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LearnICU > Severe acute respiratory syndrome and critical care medicine: The Toronto experience
Severe acute respiratory syndrome and critical care medicine: The Toronto experience
The objectives of this study were to review the epidemiology and clinical characteristics of the Toronto SARS outbreak, the challenges SARS provided to the delivery of critical care, and how we would like to be better organized for a similar challenge in the future.
SARS manifests clinically as atypical pneumonia and ranges in severity from minor nonspecific symptoms to adult respiratory distress syndrome (ARDS). Approximately 20% of patients with SARS will become critically ill and require admission to the intensive care unit. ARDS develops in the majority of these patients. Mortality from ARDS in SARS is high, and outcome is associated with the presence of comorbid disease and the severity of illness at presentation. The influx of critically ill patients and the transmission of SARS to front line workers created a tremendous strain on Toronto’s healthcare system. From a critical care perspective, the most important limitation in the response to SARS was the absence of a coordinated leadership and communication infrastructure. Other challenges encountered during SARS include the following: closure of intensive care unit beds and loss of staff through quarantine and illness, implementing novel infection control protocols, educating staff, conducting research to learn about SARS, system planning, and maintaining staff morale during this very difficult period.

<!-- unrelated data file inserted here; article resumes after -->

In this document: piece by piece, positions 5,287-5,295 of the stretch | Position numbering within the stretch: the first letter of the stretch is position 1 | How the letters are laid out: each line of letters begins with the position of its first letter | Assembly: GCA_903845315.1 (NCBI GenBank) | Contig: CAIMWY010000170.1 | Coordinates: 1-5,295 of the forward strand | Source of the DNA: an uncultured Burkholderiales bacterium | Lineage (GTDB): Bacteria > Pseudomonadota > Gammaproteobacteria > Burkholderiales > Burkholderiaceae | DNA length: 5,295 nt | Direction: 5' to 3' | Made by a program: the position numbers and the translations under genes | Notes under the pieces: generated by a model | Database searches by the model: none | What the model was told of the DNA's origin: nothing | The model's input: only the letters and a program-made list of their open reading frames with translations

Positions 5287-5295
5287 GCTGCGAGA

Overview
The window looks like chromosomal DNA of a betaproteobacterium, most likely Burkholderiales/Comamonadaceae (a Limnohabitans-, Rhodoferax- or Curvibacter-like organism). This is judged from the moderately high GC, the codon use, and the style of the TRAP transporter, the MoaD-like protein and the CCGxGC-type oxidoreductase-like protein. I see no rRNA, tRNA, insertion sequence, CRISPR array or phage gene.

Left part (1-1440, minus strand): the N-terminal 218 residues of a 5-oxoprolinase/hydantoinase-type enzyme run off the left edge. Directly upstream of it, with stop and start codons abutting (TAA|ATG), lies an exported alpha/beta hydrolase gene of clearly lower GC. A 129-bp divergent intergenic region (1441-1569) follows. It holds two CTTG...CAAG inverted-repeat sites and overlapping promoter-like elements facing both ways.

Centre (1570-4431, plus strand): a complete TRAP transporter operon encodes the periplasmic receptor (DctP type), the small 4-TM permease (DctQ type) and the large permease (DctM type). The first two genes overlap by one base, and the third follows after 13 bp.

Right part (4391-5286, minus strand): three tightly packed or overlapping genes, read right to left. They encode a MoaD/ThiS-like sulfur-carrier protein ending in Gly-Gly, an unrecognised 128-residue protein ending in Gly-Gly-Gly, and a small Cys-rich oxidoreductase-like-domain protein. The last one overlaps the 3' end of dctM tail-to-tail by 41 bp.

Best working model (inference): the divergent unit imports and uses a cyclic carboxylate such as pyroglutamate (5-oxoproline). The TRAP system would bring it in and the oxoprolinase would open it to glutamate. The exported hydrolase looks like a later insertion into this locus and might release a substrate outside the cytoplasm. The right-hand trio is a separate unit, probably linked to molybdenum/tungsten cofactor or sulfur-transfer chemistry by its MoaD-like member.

Communication and leadership strategies were key components in the critical care response to SARS. Ideally, centers should have systems in place to allow for the rapid expansion and modification of critical care services in the event of a disease outbreak. Other critical care communities should consider their crisis response strategies in advance of similar events.
KEY WORDS: severe acute respiratory syndrome; critical care; respiratory infection; disease outbreak; disaster planning
Christopher M. Booth, MD; Thomas E. Stewart, MD, FRCPC